publications of the research group intravital microscopy in infection and immunity [INMI]
group leader: Prof. Müller
Antibacterial coating of Ti-6Al-4V surfaces using silver nano-powder mixed electrical discharge machiningPrevious studies have revealed the potential of powder mixed electrical discharge machining (PMEDM) with regards to concurrently machining part geometry and coating an antibacterial layer on medical devices. This study is aimed at further demonstrating this potential. In order to do so, the PMEDM process was varied by adding different concentrations of silver nano-particles into the dielectric fluid and used to machine Ti-6Al-4V. Afterwards, the resulting machined and coated surfaces were characterized with regards to surface integrity, the coating layer's thickness, microhardness and chemical elements as well as antibacterial property. Material removal rate, tool wear and pulse signals were also analysed in order to give an insight on process feasibility. From both qualitative and quantitative results, it could be established that the surfaces machined and coated by PMEDM method have demonstrated a significant reduction of not only the amount of S. aureus bacteria, but also the number of bacterial clusters on the coating layer's surface. Moreover, the coating layer's silver content, which depends on the powder concentration suspended in the dielectric fluid, plays a vital role in the antibacterial property. As compared to surfaces without silver, surfaces containing approximately 3.78% silver content showed a significant decrease in both bacterial numbers and clusters, whereas a further increase in silver content did not result in a considerable bacterial number and cluster reduction. Regarding the machining performance, as compared to EDM without powder, machining time is remarkably decreased by using the PMEDM method.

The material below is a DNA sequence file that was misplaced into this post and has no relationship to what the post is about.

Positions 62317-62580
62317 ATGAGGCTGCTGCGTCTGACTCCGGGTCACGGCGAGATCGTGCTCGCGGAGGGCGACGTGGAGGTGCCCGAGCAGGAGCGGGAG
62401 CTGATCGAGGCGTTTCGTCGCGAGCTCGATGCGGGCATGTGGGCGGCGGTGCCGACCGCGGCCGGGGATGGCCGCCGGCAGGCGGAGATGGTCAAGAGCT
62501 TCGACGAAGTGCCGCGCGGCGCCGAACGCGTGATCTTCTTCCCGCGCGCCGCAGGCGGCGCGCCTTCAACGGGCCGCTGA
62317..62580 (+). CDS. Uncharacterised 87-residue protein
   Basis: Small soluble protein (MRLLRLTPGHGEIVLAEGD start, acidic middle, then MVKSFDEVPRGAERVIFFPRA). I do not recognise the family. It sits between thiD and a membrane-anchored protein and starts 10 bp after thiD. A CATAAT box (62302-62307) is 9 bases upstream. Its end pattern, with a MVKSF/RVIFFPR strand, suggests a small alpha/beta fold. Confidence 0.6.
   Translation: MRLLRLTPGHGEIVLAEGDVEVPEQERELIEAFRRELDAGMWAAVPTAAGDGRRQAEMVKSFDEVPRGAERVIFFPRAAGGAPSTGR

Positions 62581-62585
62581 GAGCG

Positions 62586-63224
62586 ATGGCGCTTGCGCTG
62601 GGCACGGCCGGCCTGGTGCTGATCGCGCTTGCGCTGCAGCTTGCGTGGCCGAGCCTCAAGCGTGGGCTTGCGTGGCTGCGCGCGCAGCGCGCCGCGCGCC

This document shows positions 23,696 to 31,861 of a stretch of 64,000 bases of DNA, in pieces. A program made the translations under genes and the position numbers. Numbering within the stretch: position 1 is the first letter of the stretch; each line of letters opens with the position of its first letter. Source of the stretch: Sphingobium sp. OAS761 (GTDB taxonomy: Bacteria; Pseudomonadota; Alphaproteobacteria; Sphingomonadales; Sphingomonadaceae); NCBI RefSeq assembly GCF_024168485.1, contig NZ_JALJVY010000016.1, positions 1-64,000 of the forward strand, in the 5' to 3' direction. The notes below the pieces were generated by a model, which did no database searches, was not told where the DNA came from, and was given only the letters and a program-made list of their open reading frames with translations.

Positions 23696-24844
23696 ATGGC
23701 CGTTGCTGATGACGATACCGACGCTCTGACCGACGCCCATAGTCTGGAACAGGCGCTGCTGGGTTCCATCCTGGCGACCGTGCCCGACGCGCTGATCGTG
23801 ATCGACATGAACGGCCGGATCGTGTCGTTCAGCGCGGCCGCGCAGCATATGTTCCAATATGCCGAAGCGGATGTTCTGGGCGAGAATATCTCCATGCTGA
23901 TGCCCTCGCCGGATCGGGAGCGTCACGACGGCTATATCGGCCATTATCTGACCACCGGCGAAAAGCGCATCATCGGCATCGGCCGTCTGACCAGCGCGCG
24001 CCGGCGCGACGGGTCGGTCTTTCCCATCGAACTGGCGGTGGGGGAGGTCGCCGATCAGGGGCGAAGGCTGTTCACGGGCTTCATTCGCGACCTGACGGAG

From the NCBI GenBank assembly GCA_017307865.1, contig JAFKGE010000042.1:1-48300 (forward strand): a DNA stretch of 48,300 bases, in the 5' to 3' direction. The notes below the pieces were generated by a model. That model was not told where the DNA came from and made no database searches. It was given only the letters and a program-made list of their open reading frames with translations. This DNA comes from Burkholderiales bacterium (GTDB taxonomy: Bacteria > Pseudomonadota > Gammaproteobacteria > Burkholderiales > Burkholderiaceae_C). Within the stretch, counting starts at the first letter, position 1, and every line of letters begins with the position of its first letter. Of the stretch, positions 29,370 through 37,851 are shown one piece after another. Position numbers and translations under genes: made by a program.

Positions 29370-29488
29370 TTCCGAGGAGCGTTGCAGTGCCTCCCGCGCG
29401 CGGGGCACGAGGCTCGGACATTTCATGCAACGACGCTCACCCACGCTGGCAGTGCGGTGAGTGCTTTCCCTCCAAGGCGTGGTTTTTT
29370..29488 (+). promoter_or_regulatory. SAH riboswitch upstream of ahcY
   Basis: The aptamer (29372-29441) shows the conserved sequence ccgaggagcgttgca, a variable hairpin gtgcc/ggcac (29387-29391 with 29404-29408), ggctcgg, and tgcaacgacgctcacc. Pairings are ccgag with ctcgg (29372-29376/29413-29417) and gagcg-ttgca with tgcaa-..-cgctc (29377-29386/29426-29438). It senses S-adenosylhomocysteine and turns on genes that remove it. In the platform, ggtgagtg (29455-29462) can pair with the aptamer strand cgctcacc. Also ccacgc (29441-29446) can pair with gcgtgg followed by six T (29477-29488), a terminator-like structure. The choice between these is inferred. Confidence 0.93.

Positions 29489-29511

Longitudinal proliferation mapping in vivo reveals NADPH oxidase-mediated dampening of Staphylococcus aureus growth rates within neutrophils.Upon the onset of inflammatory responses, bacterial pathogens are confronted with altered tissue microenvironments which can critically impact on their metabolic activity and growth. Changes in these parameters have however remained difficult to analyze over time, which would be critical to dissect the interplay between the host immune response and pathogen physiology. Here, we established an in vivo biosensor for measuring the growth rates of Staphylococcus aureus (S. aureus) on a single cell-level over days in an ongoing cutaneous infection. Using intravital 2-photon imaging and quantitative fluorescence microscopy, we show that upon neutrophil recruitment to the infection site and bacterial uptake, non-lethal dampening of S. aureus proliferation occurred. This inhibition was supported by NADPH oxidase activity. Therefore, reactive oxygen production contributes to pathogen containment within neutrophils not only by killing S. aureus, but also by restricting the growth rate of the bacterium.
Filamin A Phosphorylation at Serine 2152 by the Serine/Threonine Kinase Ndr2 Controls TCR-Induced LFA-1 Activation in T Cells.The integrin LFA-1 (CD11a/CD18) plays a critical role in the interaction of T cells with antigen presenting cells (APCs) to promote lymphocyte differentiation and proliferation. This integrin can be present either in a closed or in an open active conformation and its activation upon T-cell receptor (TCR) stimulation is a critical step to allow interaction with APCs. In this study we demonstrate that the serine/threonine kinase Ndr2 is critically involved in the initiation of TCR-mediated LFA-1 activation (open conformation) in T cells. Ndr2 itself becomes activated upon TCR stimulation and phosphorylates the intracellular integrin binding partner Filamin A (FLNa) at serine 2152. This phosphorylation promotes the dissociation of FLNa from LFA-1, allowing for a subsequent association of Talin and Kindlin-3 which both stabilize the open conformation of LFA-1. Our data suggest that Ndr2 activation is a crucial step to initiate TCR-mediated LFA-1 activation in T cells.